keywords = "Benthic composition, Habitat degradation, Intraspecific and interspecific aggression, Species richness , Community dynamics ",
author = "Kok, {Judith E.} and Graham, {Nicholas Anthony James} and Hoogenboom, {Mia O.}",
note = "The final publication is available at Springer via http://dx.doi.org/10.1007/s00338-016-1411-6",
year = "2016",
month = jun
doi = "10.1007/s00338-016-1411-6",
language = "English",
volume = "35",
pages = "473--483",
journal = "Coral Reefs",
issn = "0722-4028",
publisher = "Springer-Verlag",
number = "2",

}

RIS

TY - JOUR

T1 - Climate-driven coral reorganisation influences aggressive behaviour in juvenile coral-reef fishes

AU - Kok, Judith E.

AU - Graham, Nicholas Anthony James

AU - Hoogenboom, Mia O.

N1 - The final publication is available at Springer via http://dx.doi.org/10.1007/s00338-016-1411-6

PY - 2016/6

Y1 - 2016/6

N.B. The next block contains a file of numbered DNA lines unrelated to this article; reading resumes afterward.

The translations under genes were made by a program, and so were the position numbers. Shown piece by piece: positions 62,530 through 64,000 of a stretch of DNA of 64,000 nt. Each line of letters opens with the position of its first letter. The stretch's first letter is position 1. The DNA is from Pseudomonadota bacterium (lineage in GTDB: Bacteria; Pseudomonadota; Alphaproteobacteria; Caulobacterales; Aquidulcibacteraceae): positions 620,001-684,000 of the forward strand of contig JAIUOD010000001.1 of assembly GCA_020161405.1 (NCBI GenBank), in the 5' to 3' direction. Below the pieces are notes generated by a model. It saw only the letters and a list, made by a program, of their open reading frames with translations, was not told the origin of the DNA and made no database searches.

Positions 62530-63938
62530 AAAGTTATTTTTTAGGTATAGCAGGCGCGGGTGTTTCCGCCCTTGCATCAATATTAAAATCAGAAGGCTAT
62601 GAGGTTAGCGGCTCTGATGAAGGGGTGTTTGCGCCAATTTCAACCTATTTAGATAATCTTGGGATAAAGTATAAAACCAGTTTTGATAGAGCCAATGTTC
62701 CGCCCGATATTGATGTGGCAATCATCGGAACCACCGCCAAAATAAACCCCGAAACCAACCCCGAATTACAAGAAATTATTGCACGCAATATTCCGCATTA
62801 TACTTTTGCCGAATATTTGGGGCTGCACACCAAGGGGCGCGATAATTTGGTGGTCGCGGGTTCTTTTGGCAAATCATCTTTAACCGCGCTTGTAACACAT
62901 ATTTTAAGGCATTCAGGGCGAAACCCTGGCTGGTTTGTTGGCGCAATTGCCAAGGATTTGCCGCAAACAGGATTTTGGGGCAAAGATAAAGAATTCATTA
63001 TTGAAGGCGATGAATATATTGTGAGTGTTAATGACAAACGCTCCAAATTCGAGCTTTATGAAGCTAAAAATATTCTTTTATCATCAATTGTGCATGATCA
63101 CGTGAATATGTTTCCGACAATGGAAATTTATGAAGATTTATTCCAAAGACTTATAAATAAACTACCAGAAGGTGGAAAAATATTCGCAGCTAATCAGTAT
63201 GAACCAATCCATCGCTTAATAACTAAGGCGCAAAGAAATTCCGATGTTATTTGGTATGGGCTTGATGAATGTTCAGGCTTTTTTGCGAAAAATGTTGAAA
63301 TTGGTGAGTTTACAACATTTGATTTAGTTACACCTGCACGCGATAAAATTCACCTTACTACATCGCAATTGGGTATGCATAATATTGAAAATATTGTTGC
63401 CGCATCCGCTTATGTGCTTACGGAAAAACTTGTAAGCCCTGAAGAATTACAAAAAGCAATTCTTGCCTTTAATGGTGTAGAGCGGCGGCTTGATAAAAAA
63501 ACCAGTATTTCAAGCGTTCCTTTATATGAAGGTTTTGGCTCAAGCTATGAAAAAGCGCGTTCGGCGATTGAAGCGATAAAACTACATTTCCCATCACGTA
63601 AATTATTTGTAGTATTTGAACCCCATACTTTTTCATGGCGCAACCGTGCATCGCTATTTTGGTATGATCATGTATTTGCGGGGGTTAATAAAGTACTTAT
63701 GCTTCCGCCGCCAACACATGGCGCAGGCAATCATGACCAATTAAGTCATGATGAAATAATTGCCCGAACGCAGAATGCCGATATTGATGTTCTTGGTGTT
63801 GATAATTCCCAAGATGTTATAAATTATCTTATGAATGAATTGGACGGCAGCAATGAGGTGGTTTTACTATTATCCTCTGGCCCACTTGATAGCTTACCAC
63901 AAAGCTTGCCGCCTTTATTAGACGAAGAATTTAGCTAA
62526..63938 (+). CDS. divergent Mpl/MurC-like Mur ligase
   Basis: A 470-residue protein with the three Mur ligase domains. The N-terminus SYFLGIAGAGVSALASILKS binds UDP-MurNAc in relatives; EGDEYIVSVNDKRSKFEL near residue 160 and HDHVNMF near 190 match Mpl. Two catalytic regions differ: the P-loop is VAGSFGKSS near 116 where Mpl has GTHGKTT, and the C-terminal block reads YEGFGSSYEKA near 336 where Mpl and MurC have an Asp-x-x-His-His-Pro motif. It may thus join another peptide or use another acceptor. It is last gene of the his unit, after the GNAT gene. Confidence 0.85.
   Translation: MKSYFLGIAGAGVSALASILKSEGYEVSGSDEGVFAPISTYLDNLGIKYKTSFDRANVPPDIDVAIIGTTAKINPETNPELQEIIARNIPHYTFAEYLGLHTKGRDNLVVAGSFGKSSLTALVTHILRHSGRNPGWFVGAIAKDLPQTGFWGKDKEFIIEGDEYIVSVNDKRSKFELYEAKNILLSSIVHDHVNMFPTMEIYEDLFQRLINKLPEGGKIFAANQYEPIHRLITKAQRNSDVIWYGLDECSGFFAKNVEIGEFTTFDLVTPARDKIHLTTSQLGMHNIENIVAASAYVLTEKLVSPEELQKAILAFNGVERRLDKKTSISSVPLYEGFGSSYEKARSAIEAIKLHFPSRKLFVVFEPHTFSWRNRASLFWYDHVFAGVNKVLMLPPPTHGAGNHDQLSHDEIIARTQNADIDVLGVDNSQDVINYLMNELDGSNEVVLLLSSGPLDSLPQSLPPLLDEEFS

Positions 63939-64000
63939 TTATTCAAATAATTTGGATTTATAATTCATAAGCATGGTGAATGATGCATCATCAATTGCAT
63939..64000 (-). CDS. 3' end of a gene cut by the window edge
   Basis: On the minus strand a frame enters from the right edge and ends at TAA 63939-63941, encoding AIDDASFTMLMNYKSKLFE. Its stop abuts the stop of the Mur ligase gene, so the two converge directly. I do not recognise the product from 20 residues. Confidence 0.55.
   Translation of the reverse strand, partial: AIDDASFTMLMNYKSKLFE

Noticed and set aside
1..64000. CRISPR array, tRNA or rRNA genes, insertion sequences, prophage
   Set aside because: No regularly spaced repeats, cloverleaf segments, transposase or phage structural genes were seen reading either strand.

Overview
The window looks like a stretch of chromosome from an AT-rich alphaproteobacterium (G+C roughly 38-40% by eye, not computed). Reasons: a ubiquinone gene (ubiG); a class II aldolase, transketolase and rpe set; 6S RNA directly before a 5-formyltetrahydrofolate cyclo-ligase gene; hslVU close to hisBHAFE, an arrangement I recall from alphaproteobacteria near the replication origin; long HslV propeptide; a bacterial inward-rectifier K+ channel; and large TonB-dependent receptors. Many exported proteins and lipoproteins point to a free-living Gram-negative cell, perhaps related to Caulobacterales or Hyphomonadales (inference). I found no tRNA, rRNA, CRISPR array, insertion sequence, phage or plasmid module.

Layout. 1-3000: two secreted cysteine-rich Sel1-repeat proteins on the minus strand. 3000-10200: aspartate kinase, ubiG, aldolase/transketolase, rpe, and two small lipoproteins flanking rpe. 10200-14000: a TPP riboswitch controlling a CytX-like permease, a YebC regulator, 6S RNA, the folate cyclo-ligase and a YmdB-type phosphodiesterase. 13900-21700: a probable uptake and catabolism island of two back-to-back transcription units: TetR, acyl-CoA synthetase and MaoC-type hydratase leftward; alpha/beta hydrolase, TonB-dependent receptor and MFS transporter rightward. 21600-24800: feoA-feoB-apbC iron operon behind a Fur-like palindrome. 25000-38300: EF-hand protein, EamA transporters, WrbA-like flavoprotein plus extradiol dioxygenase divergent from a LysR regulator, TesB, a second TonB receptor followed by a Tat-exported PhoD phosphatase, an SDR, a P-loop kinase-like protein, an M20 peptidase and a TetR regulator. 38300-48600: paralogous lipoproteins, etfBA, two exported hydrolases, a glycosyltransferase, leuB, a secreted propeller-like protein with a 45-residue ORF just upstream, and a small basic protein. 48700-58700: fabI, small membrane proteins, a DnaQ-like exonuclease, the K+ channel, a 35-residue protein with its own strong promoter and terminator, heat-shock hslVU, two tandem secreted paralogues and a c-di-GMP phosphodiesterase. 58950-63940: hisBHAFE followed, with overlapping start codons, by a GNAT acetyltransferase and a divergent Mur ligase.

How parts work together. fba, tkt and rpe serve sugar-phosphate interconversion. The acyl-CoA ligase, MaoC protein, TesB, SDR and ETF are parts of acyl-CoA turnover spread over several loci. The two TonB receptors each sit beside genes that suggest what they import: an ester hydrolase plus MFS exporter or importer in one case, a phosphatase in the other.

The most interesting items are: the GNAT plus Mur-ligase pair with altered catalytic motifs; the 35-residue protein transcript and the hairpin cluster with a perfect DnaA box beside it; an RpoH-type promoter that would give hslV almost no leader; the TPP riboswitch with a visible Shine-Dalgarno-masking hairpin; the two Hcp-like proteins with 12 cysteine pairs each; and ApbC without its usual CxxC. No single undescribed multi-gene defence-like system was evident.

N2 - Globally, habitat degradation is altering the abundance and diversity of species in a variety of ecosystems. This study aimed to determine how habitat degradation, in terms of changing coral composition under climate change, affected abundance, species richness and aggressive behaviour of juveniles of three damselfishes (Pomacentrus moluccensis, P. amboinensis and Dischistodus perspicillatus, in order of decreasing reliance on coral). Patch reefs were constructed to simulate two types of reefs: present-day reefs that are vulnerable to climate-induced coral bleaching, and reefs with more bleaching-robust coral taxa, thereby simulating the likely future of coral reefs under a warming climate. Fish communities were allowed to establish naturally on the reefs during the summer recruitment period. Climate-robust reefs had lower total species richness of coral-reef fishes than climate-vulnerable reefs, but total fish abundance was not significantly different between reef types (pooled across all species and life-history stages). The nature of aggressive interactions, measured as the number of aggressive chases, varied according to coral composition; on climate-robust reefs, juveniles used the substratum less often to avoid aggression from competitors, and interspecific aggression became relatively more frequent than intraspecific aggression for juveniles of the coral-obligate P. moluccensis. This study highlights the importance of coral composition as a determinant of behaviour and diversity of coral-reef fishes.